Health

Can The UV Rays Of The Sun Kill Harmful Bacteria?

The rays of the sun are not as harsh as most people have come to label them. In fact, UV rays can improve health in many ways. They produce vitamin D in the body. They also improve the health of the bones, heart, and the brain. A new study also suggests that UV light can kill off damage-causing bacteria.

Research Shows That UV Light Can Kill Off Harmful Bacteria

Researchers from the University of Oregon conducted an experiment for 90 days to judge the impacts of ultraviolent rays on bacteria. They constructed a miniature model of 11 rooms and planted dust in them to mimic the atmosphere in typical office and house rooms.

When this doll-house was left in open sunlight for approximately three months, the rooms that had no light had 12% of bacteria living and viable whereas those which were exposed to the rays of the sun had almost half that amount of bacteria alive and viable.

The Role Sunlight Plays In Health

The sun’s rays don’t only keep one warm in the colder months of the year. Apart from allowing one to feel cozy, they also promote blood circulation. Certain UV rays are necessary for encouraging the production of vitamin D.

This vitamin is essential for the development of bones, formation of blood cells, strengthening the immune system, and the absorption of phosphorus and calcium. It is said that vitamin D can also cut down the risks of cancer. What’s more UV radiation can help prevent several diseases as well.

These include rickets, eczema, psoriasis, and even jaundice. In old times, sunlight was used for the treatment of the patients of tuberculosis as well. Science says that UV light can help people lead healthier and happier lives. It can also increase one’s lifespan.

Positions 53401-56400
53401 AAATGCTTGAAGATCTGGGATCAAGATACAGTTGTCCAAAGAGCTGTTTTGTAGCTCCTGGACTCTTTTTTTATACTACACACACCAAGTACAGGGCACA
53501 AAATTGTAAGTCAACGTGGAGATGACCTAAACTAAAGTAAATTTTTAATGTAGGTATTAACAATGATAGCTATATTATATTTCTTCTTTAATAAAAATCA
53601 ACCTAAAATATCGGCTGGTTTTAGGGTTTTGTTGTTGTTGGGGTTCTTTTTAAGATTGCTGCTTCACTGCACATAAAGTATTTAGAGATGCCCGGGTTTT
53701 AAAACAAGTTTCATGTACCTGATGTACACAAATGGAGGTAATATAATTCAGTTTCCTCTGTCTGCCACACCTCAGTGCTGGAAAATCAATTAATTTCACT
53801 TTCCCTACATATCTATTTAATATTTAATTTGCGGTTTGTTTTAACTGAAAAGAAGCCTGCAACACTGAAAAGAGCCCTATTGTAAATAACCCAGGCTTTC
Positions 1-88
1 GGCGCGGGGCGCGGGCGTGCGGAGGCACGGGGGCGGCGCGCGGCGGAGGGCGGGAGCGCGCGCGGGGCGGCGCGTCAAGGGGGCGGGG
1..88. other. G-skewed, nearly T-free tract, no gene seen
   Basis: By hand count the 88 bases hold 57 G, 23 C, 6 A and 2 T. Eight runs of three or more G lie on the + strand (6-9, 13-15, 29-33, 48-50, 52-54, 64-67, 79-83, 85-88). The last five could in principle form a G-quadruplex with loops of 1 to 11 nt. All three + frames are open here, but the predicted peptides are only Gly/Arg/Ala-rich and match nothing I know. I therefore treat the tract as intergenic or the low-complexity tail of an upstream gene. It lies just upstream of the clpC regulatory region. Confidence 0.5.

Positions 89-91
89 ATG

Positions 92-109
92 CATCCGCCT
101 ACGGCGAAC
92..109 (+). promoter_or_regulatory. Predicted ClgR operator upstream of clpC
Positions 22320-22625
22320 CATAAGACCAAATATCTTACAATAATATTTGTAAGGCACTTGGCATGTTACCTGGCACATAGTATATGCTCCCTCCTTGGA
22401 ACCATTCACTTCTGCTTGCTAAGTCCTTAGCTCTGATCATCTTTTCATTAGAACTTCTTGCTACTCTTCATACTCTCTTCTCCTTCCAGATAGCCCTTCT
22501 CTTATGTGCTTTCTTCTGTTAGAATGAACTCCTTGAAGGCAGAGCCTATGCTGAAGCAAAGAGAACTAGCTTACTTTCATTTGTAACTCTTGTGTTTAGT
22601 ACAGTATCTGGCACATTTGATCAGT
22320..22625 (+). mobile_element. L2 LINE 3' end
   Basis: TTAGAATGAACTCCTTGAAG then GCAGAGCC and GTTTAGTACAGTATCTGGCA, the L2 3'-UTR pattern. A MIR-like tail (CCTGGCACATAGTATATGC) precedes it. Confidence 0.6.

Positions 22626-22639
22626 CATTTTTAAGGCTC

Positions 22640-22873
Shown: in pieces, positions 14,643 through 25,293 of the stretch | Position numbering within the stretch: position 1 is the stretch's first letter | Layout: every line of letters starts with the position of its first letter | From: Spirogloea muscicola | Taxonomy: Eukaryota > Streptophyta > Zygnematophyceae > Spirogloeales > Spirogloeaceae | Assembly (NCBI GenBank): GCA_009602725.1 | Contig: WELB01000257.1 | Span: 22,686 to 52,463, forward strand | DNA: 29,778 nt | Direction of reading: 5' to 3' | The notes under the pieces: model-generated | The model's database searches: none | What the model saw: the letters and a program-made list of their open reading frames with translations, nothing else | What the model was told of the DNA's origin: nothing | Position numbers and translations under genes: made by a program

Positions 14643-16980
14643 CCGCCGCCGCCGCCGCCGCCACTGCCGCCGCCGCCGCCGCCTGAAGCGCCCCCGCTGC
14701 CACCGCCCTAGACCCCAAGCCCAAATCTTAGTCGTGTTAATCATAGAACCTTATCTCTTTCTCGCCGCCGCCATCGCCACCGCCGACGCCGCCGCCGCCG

UV Light And Bacteria

Did you know that UV light is an anti-infective? Blue light, in particular, can disinfect the environment. UV rays can even disinfect water sans the use of chemicals components. UV light can kill off bacteria, this is a previously established fact as well.

UV light stimulates the production of vitamin D on skin. This vitamin D also has anti-microbial properties. Vitamin D created as a result of sun exposure pushes the production of anti-microbial peptides that can take down the walls of bacteria and viruses.

Over and above that, exposure to the UV rays of the sun can also increase the levels of white blood cells that can destroy infections.

Conclusion

Make sure that you let sunlight inside your rooms by opening the blinds or installing glass walls. Not only will this serve aesthetic purposes, but it will be good for your health as well. It’s obvious that letting bad bacteria thrive does not work in the favor of your health.

Also, avoiding holing up in under the blanket with the curtains closed in winter months. Cover up but allow sunlight in.

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